A gift of worms

It is natural for us to assume that how it is for ourselves is how it is for others.

Our cat, Luna, loves nothing more than worms and snakes (apart from maybe being brushed), so she regularly leaves us a gift of either worms or snakes on the doormat, or on the floor if the door happens to be open.

Kids often do the same, giving others what they themselves like to receive. Adults sometimes do that as well.

And the same is the case in many other areas of life.

We find an approach that works for us, so tell everyone about it and want them to try it. We experience a particular flavor of a process, and assume that is how it is for others as well.

It is just another form of projection. We know something from our own life, so see it (or assume it will be) everywhere.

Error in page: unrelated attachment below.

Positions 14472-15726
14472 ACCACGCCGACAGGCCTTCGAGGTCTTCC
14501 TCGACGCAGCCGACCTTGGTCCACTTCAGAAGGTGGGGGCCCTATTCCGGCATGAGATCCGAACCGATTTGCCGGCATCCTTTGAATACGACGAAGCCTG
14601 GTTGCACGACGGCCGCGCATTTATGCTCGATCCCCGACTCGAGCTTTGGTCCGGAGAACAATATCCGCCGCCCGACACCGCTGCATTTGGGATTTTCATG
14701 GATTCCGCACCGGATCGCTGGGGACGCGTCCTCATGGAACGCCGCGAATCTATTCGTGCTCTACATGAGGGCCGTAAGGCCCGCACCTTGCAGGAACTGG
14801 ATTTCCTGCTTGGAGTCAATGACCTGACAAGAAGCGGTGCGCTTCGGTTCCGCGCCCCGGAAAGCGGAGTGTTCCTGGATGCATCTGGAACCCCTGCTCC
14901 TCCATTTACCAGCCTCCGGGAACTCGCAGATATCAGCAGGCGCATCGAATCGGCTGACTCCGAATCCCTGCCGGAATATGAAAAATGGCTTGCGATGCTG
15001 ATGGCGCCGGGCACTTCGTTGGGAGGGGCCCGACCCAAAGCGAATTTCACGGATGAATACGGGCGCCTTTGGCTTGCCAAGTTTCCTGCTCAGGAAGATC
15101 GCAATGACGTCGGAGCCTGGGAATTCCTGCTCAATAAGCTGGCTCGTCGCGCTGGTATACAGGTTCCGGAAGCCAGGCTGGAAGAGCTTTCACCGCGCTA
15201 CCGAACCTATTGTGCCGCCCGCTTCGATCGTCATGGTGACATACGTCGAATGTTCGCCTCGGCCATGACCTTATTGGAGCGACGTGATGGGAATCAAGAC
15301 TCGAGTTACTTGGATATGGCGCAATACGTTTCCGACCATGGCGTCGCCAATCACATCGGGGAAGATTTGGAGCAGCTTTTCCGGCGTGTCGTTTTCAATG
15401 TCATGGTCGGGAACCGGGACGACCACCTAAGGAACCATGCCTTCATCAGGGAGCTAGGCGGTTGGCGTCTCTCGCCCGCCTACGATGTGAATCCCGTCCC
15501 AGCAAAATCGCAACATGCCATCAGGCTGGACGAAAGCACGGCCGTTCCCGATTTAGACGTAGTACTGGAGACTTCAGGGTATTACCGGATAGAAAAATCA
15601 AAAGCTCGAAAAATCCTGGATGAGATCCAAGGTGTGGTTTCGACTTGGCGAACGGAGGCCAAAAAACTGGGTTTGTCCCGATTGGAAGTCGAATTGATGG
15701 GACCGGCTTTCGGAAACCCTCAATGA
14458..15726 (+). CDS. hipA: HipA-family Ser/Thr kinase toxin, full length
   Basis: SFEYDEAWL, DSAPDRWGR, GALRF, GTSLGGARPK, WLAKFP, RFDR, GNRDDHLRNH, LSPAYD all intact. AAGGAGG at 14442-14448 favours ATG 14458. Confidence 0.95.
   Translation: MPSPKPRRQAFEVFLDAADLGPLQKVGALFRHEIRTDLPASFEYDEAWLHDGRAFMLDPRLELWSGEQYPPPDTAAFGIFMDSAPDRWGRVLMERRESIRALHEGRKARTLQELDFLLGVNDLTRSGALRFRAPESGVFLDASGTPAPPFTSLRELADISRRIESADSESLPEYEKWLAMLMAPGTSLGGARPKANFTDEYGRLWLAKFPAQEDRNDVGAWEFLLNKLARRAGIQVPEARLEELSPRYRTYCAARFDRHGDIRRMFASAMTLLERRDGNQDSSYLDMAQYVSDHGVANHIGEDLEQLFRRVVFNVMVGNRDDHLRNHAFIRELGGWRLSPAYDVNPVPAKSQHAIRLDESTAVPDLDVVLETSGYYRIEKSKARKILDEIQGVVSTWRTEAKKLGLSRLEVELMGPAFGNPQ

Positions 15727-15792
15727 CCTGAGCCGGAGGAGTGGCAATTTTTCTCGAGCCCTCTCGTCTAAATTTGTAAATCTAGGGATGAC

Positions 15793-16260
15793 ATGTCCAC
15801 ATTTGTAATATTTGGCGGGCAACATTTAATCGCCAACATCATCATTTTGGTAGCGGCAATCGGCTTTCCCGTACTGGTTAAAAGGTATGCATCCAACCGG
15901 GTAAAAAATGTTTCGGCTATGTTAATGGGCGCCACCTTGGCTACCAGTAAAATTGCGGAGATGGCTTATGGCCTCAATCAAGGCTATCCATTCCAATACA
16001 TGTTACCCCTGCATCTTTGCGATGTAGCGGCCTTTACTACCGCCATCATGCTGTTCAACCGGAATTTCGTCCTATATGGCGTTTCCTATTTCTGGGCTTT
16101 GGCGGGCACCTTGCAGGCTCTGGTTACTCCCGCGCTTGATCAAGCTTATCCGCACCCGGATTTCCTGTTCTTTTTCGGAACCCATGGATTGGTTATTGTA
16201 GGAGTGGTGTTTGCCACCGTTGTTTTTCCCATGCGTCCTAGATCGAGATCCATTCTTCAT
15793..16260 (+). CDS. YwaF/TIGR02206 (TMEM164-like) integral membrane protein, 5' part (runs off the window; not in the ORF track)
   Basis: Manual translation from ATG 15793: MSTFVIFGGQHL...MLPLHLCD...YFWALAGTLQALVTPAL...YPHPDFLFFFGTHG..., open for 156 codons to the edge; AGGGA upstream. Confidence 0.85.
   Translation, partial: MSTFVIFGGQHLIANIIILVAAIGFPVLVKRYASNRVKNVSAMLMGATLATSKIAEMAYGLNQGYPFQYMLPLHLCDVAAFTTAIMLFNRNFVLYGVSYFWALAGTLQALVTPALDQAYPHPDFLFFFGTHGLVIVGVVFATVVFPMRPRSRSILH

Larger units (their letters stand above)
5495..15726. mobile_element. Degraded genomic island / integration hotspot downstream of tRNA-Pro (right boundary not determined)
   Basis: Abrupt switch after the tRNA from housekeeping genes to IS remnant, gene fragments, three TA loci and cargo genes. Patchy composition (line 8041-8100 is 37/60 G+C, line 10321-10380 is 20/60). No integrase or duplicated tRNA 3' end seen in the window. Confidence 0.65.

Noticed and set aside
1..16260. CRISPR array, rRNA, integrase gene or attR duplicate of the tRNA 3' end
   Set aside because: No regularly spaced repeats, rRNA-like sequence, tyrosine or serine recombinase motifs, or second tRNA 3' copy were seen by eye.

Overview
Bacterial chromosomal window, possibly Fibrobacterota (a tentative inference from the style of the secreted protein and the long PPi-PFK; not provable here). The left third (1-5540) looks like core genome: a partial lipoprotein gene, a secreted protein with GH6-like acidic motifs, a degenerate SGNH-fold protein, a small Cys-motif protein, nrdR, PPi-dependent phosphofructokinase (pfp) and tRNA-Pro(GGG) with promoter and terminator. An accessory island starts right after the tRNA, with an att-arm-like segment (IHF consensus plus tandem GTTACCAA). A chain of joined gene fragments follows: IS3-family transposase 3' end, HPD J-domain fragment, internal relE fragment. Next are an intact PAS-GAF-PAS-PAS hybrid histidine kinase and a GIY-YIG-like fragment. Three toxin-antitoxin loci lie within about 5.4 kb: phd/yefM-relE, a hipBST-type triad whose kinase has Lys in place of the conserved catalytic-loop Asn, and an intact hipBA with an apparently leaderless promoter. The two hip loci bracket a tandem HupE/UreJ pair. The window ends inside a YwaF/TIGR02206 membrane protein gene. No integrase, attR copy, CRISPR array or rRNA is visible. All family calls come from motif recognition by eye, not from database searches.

It is of course true that if it happened once, something similar may happen again, and we can always find examples of people for whom similar things work and similar processes unfold. But in all areas of life, there are many general categories of process, of flavors of the unfolding, and of what works.

For some, raw food works great, and for others it is not a good idea at all. For some, inquiry helps untie knots, while there is no attraction there for others. For some, awakening is fast, for others slow… for some easy, for others dramatic.

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